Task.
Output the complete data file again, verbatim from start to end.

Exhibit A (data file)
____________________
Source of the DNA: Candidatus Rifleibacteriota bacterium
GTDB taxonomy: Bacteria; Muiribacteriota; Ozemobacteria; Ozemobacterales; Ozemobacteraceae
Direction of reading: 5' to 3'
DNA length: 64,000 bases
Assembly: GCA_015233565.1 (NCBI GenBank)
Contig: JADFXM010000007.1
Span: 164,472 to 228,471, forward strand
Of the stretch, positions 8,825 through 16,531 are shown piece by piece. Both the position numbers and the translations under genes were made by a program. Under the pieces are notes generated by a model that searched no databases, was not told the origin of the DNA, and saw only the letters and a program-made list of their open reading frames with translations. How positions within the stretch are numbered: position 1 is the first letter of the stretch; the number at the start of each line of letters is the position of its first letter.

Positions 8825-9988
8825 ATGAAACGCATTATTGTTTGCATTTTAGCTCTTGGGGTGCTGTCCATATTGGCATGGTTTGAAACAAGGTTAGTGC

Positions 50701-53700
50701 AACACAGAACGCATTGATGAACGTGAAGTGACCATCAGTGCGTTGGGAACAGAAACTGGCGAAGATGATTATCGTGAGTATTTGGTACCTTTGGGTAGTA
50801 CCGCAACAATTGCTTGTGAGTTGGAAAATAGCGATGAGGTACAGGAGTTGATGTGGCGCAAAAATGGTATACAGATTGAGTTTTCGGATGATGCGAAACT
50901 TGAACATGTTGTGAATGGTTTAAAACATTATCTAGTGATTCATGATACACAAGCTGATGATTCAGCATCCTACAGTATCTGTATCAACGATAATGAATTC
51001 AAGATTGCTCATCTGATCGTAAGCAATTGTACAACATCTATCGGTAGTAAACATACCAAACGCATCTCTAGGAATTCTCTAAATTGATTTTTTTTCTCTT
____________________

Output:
Source of the DNA: Candidatus Rifleibacteriota bacterium
GTDB taxonomy: Bacteria; Muiribacteriota; Ozemobacteria; Ozemobacterales; Ozemobacteraceae
Direction of reading: 5' to 3'
DNA length: 64,000 bases
Assembly: GCA_015233565.1 (NCBI GenBank)
Contig: JADFXM010000007.1
Span: 164,472 to 228,471, forward strand
Of the stretch, positions 8,825 through 16,531 are shown piece by piece. Both the position numbers and the translations under genes were made by a program. Under the pieces are notes generated by a model that searched no databases, was not told the origin of the DNA, and saw only the letters and a program-made list of their open reading frames with translations. How positions within the stretch are numbered: position 1 is the first letter of the stretch; the number at the start of each line of letters is the position of its first letter.

Positions 8825-9988
8825 ATGAAACGCATTATTGTTTGCATTTTAGCTCTTGGGGTGCTGTCCATATTGGCATGGTTTGAAACAAGGTTAGTGC

Positions 50701-53700
50701 AACACAGAACGCATTGATGAACGTGAAGTGACCATCAGTGCGTTGGGAACAGAAACTGGCGAAGATGATTATCGTGAGTATTTGGTACCTTTGGGTAGTA
50801 CCGCAACAATTGCTTGTGAGTTGGAAAATAGCGATGAGGTACAGGAGTTGATGTGGCGCAAAAATGGTATACAGATTGAGTTTTCGGATGATGCGAAACT
50901 TGAACATGTTGTGAATGGTTTAAAACATTATCTAGTGATTCATGATACACAAGCTGATGATTCAGCATCCTACAGTATCTGTATCAACGATAATGAATTC
51001 AAGATTGCTCATCTGATCGTAAGCAATTGTACAACATCTATCGGTAGTAAACATACCAAACGCATCTCTAGGAATTCTCTAAATTGATTTTTTTTCTCTT